The Mid-Week Technique series - there are 8 posts as of Dec.2012 - are on her blog. I'll place a list of them with the last guest post, at the end of the month, for anyone who wants to read all of them (and I highly recommend you check them out as they're gems in terms of information and examples).
Without further ado, I'll let Paula begin her post...
How many of you answered “at the beginning – DUH!” ?
Yes, it does seem obvious, doesn’t it? But just where do you determine the beginning? Where your main characters first meet? When your heroine wakes up? When the killer is stalking his next victim? Or when your hero is ruminating about this two-year old divorce?
As a contest judge, I see so many entries that start in the wrong place. Definitely one, sometimes two chapters of slow, plodding narrative/introspection/description that really let a good story down. Now, short of me reading your stories and saying “ah-HA! Forget all that other stuff – here’s where you should start!” you’re going to figure it out yourselves.
So where do you start? At a point of major change.Chris Vogler (he of the awesome The Writers Journey), Michael Hauge (he of the awesome Writing Screenplays That Sell) and various other writing legends (Robert McKee included) call it The Call To Adventure. It is your character’s ‘jolt’: some event or realization that shocks them out of their Ordinary World and shakes up their life. They have to make a choice when confronted by this call – if they can ignore it and go back to their normal lives without a backwards glance, then it is not a true call.
To elaborate and get you thinking, here’s an example:
Your heroine is about to walk into an interview for a new job. She’s sat in the reception area, thinking about how desperate she is for this job, how much this money would mean to her family, to her sick father who’s just finished another round of chemo and the bills are mounting up.
She wonders about her brother, who’s conveniently living overseas and unable to contribute. Her dead mother who was a saint when she was living and would hate to see her little girl now working 24/7 to support her father.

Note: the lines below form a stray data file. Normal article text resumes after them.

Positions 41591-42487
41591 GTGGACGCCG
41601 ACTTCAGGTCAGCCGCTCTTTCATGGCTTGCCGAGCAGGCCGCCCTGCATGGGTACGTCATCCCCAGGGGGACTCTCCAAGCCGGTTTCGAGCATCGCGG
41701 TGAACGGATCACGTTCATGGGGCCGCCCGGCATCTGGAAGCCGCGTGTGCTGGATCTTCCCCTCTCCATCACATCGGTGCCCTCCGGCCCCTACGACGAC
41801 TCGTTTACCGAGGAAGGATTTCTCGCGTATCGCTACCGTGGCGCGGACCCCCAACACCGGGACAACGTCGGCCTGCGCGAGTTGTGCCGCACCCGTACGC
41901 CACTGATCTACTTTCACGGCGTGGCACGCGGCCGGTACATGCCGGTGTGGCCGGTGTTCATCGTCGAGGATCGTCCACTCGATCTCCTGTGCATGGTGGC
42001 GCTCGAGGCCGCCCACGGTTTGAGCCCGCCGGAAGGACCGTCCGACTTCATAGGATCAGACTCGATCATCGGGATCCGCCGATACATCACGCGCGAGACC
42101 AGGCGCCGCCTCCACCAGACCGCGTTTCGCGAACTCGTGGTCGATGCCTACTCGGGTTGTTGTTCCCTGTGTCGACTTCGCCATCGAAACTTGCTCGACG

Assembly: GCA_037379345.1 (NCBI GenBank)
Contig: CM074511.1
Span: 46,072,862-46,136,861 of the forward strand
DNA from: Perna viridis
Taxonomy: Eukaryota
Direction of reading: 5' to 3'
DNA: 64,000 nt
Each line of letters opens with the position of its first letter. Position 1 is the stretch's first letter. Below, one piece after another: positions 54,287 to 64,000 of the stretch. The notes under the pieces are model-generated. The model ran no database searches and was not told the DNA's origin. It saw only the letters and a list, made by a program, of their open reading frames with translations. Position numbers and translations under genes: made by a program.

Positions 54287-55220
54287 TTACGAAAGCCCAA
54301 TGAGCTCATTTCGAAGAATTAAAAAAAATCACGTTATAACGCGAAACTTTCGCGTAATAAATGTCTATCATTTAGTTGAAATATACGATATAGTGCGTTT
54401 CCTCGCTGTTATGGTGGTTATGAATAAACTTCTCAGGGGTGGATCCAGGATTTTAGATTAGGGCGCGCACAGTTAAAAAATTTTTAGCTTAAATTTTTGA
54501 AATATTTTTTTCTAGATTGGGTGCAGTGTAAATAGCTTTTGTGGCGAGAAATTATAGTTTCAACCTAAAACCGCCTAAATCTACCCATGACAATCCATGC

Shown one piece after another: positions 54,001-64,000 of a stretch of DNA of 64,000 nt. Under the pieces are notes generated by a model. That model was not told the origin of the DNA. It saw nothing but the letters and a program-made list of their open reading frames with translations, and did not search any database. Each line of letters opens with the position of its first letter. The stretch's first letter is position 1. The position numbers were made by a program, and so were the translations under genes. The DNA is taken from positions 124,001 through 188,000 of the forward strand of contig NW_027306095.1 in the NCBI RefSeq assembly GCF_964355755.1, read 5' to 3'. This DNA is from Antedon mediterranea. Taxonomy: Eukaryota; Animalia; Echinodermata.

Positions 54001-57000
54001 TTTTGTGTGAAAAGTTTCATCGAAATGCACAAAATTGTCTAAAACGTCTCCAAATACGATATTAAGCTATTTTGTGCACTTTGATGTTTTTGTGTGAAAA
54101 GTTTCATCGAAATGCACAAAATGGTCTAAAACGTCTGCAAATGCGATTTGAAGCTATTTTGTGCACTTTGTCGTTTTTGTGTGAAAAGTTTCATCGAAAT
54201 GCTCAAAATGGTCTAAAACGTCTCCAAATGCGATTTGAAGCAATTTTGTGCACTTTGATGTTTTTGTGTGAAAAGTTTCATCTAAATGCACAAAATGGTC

She ruminates about her last few low-paid jobs, her terrible bosses and wonders what this new one would be like to work for. She’s heard he’s demanding but fair – the same can’t be said for the man’s son who seems to be content spending his time surfing and partying.
Partying… she thinks briefly about last weekend, where she got to let her hair down for once, and ended up a little drunk and making out with the cute bartender in the parking lot.
This goes on for a page or two, until the office door finally opens and…. yep, the son aka cute bartender stands on the threshold.
So where would you start this story? Hands up who said “where the office door opens”?
Why? Because it’s our heroine’s Call to Adventure. She has a choice – either step up and go right on into that interview (aka Stepping Across the Threshold) or turn and leave. All that introspection, all that past stuff is past, and can be filtered in elsewhere.
You also don’t need pages upon pages of it because introspection tends to slow the pace – and you want your readers to jump right into your story at Chapter 1, not get bogged down with unimportant details. A simple "She wanted this job. No, she needed it. More than she’d ever needed anything in her life." would suffice to show the reader her desire. Then you can sprinkle in the whys later, through dialogue, deep POV and introspection.
Alternatively, if you do start with your heroine sitting there, waiting for the interview, this can be a good opportunity to get some brief backstory across, enough to whet the reader’s appetite but not too much that will have them skimming the paragraphs. The key to this is smart editing: knowing when too much is overkill and just plain boring (see example above).
It’s important to note that in category romances, the sooner you can get your hero and heroine together at the start, the better. Why? Because it will throw your reader right into the story, as well as highlighting the conflict that will carry your story along. Of course, this isn’t a rule, but you only have a short word count so you have to make every. Word. Count.
Author bio: Paula Roe is a bestselling, multi-published author with over a quarter of a million books sold world-wide. Her articles have appeared in writing journals, blogs and hard copy and she is a frequent speaker at conferences and local writing groups.
Before publication, Paula's writing won and placed in various contests, including Wisconsin Romance Writers Fabulous Five Silver Quill, Magnolia State Dixie First Chapter, Romance Writers of Australia's Emerald Award and the Valerie Parv Award. When she's not writing, she's designing websites, conducting workshops and tutorials, cooking or building Lego.